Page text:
EXHM, the artist’s abbreviation for exhumation, emphasizes the feeling one gets from his burned ceramics, bleached black denim canvas and melting urethane sculptures, an expurgation of all his feelings about society.
Sterling Ruby came into the world of art through the punk movement, a movement of transgression. His persona comes out through his works in an anarchic, spilled-guts style, to create a deterioration kind of beauty. All arranged in a very punk way.
The cardboard pieces that he used to protect the studio floor turns into compositions with urethane marks that look like blood from his sculptures, footsteps and objects he found laying around and glued to it, like a cough medicine box, beer cartons and album covers of bands that he listened to or liked, or that maybe were passed on to him by a manipulative music industry.
Being Mike Kelley’s assistant for two years helped Ruby develop this anarchic side and explore the power mechanisms used by society. That’s where his vampire Mouth sculptures come from. Made in soft cushioned fabric, in red, white and blue, representing the American culture devouring people’s minds. There is also a big teddy bear-like cushioned piece in American flag print. Maybe you want to hug it?
The American cultural industry is all over his art. Even through the freedom of materials he uses. You can feel California’s free spirit in the tie-die bleach stains and at the same time see the deterioration aspect of it. The duality between repulsion and attraction gives his work force.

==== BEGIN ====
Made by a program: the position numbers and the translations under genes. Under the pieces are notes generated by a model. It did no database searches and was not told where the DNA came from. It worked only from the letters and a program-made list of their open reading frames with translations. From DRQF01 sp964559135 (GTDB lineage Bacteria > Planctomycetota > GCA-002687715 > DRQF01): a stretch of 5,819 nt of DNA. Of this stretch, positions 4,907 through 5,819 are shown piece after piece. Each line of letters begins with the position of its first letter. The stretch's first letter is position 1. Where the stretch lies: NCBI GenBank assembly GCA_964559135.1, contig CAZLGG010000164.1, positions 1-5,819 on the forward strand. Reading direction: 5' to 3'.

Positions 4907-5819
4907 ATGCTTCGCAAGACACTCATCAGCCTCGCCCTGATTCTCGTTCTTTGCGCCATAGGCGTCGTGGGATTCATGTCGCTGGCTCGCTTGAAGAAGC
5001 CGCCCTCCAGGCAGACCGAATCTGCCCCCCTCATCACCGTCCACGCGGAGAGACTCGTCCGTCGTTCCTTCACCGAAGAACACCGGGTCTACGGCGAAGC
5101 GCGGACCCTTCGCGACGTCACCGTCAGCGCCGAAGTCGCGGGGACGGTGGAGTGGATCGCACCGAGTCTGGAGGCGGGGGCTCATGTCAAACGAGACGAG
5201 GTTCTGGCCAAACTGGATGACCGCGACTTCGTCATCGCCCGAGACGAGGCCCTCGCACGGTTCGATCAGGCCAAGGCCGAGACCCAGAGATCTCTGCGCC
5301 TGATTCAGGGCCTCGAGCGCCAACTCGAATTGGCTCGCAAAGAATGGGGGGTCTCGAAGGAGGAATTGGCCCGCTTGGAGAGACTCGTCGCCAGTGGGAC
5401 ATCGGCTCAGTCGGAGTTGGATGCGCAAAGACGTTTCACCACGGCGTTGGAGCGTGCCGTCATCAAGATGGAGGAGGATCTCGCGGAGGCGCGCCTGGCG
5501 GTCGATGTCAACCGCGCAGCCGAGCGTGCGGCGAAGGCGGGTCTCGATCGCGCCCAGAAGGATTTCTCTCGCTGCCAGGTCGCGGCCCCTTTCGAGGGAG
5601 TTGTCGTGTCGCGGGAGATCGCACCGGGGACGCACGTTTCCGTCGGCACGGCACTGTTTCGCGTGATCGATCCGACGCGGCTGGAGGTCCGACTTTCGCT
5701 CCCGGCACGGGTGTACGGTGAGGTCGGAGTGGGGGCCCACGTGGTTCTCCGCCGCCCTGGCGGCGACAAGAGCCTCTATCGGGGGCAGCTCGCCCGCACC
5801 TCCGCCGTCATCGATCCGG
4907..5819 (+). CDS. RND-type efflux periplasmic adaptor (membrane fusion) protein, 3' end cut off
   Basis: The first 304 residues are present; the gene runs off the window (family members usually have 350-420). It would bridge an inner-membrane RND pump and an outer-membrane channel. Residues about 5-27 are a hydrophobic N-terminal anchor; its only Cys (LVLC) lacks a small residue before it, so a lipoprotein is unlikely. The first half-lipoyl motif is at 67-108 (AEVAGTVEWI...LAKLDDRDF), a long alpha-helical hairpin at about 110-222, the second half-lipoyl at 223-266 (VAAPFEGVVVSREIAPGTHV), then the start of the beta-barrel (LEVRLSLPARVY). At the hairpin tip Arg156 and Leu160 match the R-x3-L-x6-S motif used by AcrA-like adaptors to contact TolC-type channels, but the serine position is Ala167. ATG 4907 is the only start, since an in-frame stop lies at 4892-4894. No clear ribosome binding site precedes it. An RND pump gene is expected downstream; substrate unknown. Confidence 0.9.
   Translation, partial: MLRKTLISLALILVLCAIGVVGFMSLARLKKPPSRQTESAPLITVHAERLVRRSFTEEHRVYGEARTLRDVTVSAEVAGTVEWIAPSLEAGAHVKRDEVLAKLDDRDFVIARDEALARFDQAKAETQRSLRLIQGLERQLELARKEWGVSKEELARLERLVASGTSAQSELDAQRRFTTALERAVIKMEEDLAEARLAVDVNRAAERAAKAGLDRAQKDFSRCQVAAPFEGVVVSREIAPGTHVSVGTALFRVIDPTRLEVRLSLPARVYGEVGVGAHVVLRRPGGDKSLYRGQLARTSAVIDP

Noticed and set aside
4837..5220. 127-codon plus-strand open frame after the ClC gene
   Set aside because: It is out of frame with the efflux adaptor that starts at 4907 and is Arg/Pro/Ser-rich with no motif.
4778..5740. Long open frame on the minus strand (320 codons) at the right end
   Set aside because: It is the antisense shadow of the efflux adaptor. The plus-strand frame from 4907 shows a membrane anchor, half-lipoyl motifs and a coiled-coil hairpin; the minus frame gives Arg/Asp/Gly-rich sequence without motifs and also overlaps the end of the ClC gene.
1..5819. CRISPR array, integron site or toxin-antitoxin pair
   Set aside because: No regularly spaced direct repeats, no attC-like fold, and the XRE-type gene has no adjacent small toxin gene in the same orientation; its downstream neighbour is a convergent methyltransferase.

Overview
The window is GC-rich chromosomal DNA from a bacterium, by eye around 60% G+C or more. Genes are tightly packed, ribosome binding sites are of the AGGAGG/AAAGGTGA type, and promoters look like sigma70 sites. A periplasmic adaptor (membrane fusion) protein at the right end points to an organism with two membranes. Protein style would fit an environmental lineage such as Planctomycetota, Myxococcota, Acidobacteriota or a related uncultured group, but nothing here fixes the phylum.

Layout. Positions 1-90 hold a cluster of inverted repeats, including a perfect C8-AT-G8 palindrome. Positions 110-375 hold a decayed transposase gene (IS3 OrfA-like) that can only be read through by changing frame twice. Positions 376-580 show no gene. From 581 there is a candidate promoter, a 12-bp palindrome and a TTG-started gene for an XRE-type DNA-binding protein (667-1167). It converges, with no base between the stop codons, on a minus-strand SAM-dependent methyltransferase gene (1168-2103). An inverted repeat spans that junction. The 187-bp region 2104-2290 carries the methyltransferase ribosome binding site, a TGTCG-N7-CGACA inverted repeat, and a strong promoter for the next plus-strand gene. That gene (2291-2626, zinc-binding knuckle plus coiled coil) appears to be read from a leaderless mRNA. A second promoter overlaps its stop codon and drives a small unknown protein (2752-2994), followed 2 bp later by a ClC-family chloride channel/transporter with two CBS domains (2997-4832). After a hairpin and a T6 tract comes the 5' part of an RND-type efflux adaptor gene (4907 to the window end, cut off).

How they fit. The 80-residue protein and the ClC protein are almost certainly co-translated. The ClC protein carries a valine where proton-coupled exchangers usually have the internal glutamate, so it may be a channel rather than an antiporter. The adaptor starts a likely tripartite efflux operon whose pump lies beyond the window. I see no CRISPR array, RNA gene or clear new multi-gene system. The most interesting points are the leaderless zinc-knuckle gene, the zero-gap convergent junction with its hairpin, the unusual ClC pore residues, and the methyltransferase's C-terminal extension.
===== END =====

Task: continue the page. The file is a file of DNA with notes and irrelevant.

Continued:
His monolith stalagmites in urethane, like CDDR, also bears the red, white and blue colours, but in a melting form. The textures Ruby uses tells a lot about him, or at least about his studio. It must be huge to be able to paint stains like these in canvas so big and he must have a big oven to cook his ceramics too.
Ruby’s works function in the interstice of both personal and social levels. His pieces are emotionally charged. The pair of jeans he added to the BC series collages is a perfect example. They must have been very special for him to want to eternalize it.
Between the aesthetically engaging, attractive colours, and the gruesome, degrading look of his pieces is hard to decide if they are appealing or appalling. You can make your own interpretation. But it definitely has an emotional approach. It’s an expurgation of the artist’s feelings after all.
Sterling Ruby’s EXHM is in London’s Hauser & Wirth at Savile Row until May 4th.